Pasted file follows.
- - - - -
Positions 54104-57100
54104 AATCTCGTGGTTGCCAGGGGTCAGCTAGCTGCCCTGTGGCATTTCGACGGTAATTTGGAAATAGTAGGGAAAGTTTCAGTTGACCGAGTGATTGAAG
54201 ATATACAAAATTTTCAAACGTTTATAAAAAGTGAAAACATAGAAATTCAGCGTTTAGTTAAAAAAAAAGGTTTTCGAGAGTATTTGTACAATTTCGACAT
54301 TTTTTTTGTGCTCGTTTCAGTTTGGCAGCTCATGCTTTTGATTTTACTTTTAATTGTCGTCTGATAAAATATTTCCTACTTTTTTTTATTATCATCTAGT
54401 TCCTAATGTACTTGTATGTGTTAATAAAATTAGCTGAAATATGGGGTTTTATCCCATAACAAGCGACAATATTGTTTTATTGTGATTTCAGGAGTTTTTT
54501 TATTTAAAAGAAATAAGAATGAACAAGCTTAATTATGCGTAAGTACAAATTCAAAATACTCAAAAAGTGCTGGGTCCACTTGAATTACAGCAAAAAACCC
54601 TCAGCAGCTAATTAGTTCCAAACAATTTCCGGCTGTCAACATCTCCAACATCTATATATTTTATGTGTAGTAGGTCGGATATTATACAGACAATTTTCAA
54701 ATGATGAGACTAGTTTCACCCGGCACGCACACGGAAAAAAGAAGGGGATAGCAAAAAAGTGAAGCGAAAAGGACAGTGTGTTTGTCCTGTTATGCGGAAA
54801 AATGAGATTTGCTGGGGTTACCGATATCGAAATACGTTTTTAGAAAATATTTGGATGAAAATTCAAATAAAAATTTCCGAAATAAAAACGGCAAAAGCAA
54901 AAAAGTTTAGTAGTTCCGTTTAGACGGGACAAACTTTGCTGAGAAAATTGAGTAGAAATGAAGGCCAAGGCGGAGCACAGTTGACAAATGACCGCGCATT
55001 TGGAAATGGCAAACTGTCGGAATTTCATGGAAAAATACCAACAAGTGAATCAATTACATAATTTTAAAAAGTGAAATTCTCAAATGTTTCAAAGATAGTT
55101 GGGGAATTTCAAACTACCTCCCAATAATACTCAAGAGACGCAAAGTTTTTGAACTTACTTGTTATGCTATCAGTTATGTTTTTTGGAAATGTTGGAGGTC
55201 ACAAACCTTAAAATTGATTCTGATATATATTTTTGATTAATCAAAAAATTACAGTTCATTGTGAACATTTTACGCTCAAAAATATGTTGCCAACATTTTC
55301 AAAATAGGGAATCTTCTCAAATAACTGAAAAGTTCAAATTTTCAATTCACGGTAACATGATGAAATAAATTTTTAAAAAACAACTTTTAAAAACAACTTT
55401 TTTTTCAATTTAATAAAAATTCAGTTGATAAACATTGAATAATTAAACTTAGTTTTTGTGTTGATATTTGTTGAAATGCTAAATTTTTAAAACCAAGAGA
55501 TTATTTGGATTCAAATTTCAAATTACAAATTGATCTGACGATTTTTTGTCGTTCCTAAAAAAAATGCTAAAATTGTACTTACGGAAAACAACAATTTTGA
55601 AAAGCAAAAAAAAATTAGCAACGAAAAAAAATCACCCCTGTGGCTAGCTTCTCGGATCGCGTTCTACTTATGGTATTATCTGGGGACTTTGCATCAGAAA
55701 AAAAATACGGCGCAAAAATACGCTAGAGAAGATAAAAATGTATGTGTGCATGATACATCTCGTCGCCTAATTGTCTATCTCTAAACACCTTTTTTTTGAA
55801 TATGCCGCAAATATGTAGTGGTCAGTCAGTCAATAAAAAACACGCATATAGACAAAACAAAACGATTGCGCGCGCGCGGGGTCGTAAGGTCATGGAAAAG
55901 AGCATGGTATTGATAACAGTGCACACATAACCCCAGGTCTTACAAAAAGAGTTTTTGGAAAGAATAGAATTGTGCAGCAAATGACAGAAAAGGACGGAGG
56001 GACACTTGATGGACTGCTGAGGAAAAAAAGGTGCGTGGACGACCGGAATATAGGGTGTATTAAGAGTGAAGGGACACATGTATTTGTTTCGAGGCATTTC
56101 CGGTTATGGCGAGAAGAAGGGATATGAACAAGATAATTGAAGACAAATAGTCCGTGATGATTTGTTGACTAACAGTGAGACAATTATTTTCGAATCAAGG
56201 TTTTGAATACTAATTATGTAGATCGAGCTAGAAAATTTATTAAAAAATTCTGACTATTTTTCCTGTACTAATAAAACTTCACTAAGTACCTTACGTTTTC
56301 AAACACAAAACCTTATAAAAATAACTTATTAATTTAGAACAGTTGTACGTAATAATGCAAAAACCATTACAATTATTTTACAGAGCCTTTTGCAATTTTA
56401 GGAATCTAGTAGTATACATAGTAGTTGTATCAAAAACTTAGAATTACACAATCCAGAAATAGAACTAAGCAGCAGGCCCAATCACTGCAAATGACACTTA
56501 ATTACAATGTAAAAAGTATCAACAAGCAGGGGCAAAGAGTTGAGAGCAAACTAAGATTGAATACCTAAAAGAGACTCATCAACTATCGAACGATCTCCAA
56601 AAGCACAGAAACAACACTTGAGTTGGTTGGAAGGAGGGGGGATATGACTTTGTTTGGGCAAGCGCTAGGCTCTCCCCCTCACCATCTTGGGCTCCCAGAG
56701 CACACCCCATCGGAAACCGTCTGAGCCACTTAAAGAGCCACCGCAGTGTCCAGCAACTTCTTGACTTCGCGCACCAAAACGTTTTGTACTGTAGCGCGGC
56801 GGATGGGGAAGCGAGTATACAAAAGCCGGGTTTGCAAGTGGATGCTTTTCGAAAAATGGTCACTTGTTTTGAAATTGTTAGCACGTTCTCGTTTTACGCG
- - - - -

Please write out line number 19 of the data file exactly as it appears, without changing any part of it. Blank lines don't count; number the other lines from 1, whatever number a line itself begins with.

55801 TATGCCGCAAATATGTAGTGGTCAGTCAGTCAATAAAAAACACGCATATAGACAAAACAAAACGATTGCGCGCGCGCGGGGTCGTAAGGTCATGGAAAAG